In a later suit, in 2007 in a federal criminal prosecution in the State of Virginia, Purdue settled a for $634.5 million dollars in penalties (and pleaded guilty to a felony charge), according to the New York Times:

[...]

The company, Purdue Pharma, agreed to the penalty, one of the largest ever paid by a drug company in such a case, after an affiliate, Purdue Frederick, and three current and former executives pleaded guilty last month to criminal charges that it had misled doctors and patients when it claimed the drug was less likely to be abused than traditional narcotics.

[A]re mega-billion dollar corporations going to regard growth in sales of a patented drug -- regardless of its misuse -- as anything but an increase in profits?

Good question to ask the largest legal drug cartel in the world: Big Pharma.

Please read the rest here.

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Who is the Biggest Drug Cartel in the World? Big Pharma

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Your Daily Dose of BuzzFlash at Truthout, via my pal Mark Karlin:

[T]he flow of illegal drugs to the US are not being reduced through bloody militarized, interdiction, but rather increased. And as pointed out in the BuzzFlash at Truthout commentary, "The US War on Drug Cartels in Mexico Is a Deadly Failure," the wholesale price of many illegal drugs coming into the United States has fallen as the purity and potency has increased.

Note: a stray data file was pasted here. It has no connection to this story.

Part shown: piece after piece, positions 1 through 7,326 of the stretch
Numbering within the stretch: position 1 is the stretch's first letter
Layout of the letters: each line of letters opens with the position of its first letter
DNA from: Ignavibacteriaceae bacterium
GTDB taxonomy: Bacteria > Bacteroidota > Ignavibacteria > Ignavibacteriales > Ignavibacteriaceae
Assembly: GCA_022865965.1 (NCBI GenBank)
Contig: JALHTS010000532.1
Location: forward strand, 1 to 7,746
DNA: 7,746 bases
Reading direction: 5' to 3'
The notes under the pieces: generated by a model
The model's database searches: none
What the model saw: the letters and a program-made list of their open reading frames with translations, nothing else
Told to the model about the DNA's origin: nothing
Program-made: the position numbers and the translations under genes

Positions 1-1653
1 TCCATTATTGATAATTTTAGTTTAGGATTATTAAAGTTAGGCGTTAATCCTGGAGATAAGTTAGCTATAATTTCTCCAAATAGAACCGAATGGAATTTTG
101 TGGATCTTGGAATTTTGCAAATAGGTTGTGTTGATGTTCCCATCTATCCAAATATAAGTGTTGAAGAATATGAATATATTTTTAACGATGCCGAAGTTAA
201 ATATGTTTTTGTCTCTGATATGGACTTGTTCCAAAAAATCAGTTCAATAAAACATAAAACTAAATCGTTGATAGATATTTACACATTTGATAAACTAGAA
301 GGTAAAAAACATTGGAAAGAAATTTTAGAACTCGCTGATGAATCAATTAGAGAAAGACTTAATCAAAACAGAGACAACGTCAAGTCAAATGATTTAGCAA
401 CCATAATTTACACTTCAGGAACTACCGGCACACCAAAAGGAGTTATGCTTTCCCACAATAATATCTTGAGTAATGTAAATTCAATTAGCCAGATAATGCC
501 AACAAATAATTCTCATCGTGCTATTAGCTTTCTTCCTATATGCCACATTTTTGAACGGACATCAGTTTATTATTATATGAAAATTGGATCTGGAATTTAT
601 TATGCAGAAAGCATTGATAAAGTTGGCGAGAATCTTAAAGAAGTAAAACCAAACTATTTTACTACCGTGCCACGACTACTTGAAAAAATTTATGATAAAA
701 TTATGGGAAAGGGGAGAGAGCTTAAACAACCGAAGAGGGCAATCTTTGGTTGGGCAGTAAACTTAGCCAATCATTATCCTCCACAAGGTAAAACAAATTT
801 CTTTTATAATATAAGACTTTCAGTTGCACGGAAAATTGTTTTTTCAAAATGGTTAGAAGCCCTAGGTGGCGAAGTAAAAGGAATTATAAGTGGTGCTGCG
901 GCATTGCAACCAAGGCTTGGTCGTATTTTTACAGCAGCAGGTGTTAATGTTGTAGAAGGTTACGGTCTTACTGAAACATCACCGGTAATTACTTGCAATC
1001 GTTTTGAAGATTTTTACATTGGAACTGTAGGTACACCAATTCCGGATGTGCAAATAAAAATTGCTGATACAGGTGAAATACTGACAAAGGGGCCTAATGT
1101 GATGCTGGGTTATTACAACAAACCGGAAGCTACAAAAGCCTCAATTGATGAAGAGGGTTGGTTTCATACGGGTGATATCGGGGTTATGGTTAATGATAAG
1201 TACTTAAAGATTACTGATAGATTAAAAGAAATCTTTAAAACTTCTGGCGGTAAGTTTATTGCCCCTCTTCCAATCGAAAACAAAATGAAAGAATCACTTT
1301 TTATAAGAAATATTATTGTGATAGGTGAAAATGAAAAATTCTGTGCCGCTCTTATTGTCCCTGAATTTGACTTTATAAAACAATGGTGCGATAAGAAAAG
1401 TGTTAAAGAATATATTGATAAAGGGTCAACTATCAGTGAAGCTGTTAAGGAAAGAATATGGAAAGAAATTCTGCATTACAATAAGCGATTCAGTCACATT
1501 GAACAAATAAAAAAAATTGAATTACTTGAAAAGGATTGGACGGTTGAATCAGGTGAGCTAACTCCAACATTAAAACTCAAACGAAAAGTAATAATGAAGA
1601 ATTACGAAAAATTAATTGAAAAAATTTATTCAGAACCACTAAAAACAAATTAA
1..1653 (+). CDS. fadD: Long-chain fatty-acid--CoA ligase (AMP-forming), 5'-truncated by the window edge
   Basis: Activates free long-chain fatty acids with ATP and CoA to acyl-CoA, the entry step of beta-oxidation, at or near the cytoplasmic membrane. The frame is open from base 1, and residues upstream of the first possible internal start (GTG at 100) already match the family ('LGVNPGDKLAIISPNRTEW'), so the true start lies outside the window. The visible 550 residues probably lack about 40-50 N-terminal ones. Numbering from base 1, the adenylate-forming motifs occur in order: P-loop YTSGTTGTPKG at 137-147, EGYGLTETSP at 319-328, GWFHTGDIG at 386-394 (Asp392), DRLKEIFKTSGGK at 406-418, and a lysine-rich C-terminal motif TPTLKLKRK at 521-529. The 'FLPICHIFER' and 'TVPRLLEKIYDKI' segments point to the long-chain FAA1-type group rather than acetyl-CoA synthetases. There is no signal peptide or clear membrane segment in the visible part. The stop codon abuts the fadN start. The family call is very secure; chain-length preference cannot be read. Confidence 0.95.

Of course, there is a drug cartel in the United States that operates with impunity: Big Pharma. Yes, America's pharmaceutical companies have produced life-saving and life-prolonging drugs and have provided medication that assists many US citizens in living healthy, active lives. That is something to be grateful for.

But Big Pharma has not lost the opportunity to push pain-killing drugs, and off-label use of many drugs, both of which result in "collateral damage" injury and death. Ethan Nadelmann, executive director of the Drug Policy Alliance, told Truthout that more US citizens die from opiate overdoses due to legally prescribed pharmaceuticals than from heroin. [...]

This is not your street corner selling of cocaine: it happens in hospital conference rooms.

Coincidentally, the online Guardian UK posted a commentary today entitled, "America's prescription drug addiction suggests a sick nation: The growing taste for prescription opioids in the US is a concern. What is it about our way of life that necessitates such relief?" [...]

So BuzzFlash at Truthout asks again, who is the biggest drug cartel in the US that makes profits on mood altering narcotics with impunity?

Big Pharma. You can invest in them on the New York Stock Exchange.